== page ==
and Sommerfeld [84] by imposing the ansatz (1.151), (1.153).
56 1. CLASSICAL SYMMETRIES
CHAPTER 2


Higher symmetries and conservation laws

In this chapter, we specify general constructions described for in¬nite jets
to in¬nitely prolonged di¬erential equations. We describe basic structures
existing on these objects, give an outline of di¬erential calculus over them
and introduce the notions of a higher symmetry and of a conservation law.
We also compute higher symmetries and conservation laws for some
equations of mathematical physics.




1. Basic structures
Now we introduce the main object of our interest:

Definition 2.1. The inverse limit proj liml’∞ E l with respect to pro-
jections πl+1,l is called the in¬nite prolongation of the equation E and is
denoted by E ∞ ‚ J ∞ (π).

In the sequel, we shall mostly deal with formally integrable equations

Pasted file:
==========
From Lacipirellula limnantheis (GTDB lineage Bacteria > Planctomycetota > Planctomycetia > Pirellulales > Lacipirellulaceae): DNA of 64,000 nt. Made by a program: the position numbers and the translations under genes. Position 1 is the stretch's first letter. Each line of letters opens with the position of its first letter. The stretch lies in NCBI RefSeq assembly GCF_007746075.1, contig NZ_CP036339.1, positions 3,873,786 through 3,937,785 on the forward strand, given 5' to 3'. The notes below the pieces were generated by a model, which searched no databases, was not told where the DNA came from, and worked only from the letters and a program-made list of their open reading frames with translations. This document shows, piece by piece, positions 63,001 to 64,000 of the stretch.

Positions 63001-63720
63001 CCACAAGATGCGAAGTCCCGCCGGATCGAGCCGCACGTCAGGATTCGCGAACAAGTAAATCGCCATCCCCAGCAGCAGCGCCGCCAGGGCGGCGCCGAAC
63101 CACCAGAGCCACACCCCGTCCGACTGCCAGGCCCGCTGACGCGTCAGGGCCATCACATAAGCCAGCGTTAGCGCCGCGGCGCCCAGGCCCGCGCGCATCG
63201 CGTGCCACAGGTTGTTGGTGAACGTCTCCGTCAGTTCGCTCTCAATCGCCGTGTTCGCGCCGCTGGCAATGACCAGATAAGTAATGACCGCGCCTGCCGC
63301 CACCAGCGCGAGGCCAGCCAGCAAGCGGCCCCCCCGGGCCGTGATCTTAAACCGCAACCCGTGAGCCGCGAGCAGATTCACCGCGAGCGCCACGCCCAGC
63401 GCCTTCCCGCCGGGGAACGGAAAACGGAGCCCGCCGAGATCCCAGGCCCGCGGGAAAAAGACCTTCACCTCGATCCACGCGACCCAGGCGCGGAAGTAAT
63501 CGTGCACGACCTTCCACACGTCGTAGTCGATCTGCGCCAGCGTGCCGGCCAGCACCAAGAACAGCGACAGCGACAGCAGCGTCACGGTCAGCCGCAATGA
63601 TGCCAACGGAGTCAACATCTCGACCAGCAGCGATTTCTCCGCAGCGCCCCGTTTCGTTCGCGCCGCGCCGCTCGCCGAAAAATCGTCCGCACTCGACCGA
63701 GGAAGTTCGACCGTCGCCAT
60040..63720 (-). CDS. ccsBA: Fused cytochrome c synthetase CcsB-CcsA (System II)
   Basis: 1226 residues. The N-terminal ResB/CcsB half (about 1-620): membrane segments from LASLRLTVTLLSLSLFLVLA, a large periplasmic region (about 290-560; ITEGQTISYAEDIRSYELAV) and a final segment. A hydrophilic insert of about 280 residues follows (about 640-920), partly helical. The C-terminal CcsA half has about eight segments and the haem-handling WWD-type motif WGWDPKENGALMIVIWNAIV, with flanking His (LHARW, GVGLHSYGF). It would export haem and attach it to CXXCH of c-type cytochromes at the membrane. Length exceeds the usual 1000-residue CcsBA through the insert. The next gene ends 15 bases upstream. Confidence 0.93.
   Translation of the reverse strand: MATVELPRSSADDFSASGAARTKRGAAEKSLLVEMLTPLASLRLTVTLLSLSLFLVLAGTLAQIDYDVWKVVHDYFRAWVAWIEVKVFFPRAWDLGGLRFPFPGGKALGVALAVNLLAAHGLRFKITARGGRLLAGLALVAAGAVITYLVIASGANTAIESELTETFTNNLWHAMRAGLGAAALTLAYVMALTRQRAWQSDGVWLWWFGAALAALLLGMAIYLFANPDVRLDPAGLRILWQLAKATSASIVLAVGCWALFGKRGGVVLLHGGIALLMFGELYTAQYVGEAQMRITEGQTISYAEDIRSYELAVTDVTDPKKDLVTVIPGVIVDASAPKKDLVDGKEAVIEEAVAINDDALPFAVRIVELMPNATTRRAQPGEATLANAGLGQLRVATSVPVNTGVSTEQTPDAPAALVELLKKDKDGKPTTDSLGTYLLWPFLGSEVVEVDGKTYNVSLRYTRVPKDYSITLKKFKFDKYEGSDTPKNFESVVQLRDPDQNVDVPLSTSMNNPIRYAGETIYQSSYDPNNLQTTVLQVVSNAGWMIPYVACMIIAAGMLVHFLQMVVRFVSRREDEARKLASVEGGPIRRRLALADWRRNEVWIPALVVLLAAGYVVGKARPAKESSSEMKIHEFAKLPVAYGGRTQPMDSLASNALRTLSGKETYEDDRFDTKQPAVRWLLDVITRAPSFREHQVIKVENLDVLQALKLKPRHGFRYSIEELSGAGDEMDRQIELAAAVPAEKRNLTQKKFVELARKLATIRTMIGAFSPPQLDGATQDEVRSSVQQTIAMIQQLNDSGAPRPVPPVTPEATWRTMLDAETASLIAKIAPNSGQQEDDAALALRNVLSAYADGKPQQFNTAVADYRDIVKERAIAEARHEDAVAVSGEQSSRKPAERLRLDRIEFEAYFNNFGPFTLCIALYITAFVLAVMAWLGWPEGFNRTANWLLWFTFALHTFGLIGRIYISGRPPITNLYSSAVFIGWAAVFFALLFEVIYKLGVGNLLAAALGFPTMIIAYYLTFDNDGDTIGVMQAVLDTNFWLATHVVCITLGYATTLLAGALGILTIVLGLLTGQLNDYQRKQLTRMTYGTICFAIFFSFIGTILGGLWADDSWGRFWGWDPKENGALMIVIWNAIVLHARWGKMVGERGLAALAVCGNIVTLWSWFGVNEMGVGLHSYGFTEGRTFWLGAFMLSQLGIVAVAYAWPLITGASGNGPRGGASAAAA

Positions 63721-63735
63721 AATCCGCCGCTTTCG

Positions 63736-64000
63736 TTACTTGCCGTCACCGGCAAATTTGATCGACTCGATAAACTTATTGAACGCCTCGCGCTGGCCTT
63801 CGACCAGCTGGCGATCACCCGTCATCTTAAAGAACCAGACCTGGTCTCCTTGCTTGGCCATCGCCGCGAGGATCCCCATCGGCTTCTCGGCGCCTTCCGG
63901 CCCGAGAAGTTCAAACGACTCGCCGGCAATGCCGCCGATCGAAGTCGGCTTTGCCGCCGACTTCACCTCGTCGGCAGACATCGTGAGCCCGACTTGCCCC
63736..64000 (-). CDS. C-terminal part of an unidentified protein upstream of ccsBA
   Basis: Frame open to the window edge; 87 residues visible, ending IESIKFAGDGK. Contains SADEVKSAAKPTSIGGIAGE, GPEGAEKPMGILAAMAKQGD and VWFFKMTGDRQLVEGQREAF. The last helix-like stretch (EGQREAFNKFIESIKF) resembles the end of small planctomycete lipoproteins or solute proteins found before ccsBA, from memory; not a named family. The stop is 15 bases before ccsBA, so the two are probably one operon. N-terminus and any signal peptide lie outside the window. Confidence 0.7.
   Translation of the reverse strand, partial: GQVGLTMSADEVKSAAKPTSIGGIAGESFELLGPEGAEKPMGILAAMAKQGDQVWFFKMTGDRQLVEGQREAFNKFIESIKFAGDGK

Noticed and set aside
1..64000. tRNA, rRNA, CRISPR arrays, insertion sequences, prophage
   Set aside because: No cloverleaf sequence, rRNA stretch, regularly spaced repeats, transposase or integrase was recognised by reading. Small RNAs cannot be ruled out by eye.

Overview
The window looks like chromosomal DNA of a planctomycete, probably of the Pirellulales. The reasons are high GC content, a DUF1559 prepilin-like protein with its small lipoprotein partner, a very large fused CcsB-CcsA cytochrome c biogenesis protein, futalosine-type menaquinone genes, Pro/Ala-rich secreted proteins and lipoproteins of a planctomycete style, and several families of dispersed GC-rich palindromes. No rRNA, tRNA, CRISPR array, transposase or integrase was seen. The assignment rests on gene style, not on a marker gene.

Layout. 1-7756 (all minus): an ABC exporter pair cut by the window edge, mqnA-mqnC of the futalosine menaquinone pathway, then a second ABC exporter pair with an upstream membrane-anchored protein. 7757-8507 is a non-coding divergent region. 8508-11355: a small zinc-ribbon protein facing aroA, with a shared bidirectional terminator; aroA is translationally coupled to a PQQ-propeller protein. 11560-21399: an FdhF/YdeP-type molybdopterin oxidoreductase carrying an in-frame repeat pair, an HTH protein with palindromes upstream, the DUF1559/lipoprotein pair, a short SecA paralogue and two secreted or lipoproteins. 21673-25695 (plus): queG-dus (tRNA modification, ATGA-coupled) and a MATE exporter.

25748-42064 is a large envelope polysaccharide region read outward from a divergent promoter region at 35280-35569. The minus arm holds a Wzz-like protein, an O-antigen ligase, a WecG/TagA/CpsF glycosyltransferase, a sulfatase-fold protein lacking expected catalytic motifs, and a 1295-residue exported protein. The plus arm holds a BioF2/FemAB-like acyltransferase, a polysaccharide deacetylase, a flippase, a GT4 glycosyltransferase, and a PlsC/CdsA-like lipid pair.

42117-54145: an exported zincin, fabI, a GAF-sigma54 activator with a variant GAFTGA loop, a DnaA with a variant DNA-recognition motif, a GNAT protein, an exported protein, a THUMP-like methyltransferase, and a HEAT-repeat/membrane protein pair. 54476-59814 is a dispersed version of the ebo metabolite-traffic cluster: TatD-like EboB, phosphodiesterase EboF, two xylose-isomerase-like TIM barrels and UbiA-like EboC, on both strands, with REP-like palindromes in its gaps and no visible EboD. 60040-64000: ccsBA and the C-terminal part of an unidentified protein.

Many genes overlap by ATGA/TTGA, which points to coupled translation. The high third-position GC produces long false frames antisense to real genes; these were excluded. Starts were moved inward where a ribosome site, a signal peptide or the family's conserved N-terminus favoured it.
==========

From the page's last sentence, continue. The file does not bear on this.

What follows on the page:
E ‚ J k (π) (see De¬nition 1.20 on p. 30), which means that all E l are smooth
manifolds while the mappings πk+l+1,k+l : E l+1 ’ E l are smooth locally
trivial ¬ber bundles.
In¬nite prolongations are objects of the category M∞ (see Example 1.5
on p. 10). Hence, general approach exposed in Subsection 1.3 of Chapter 1
can be applied to them just in the same manner as it was done for manifolds
of in¬nite jets. In this section, we give a brief outline of calculus over E ∞ and
describe essential structures speci¬c for in¬nite prolongations of di¬erential
equations.



1.1. Calculus. Let π : E ’ M be a vector bundle and E ‚ J k (π) be
a k-th order di¬erential equation. Then we have the embeddings µl : E l ‚
J k+l (π) for all l ≥ 0. We de¬ne a smooth function on E l as the restriction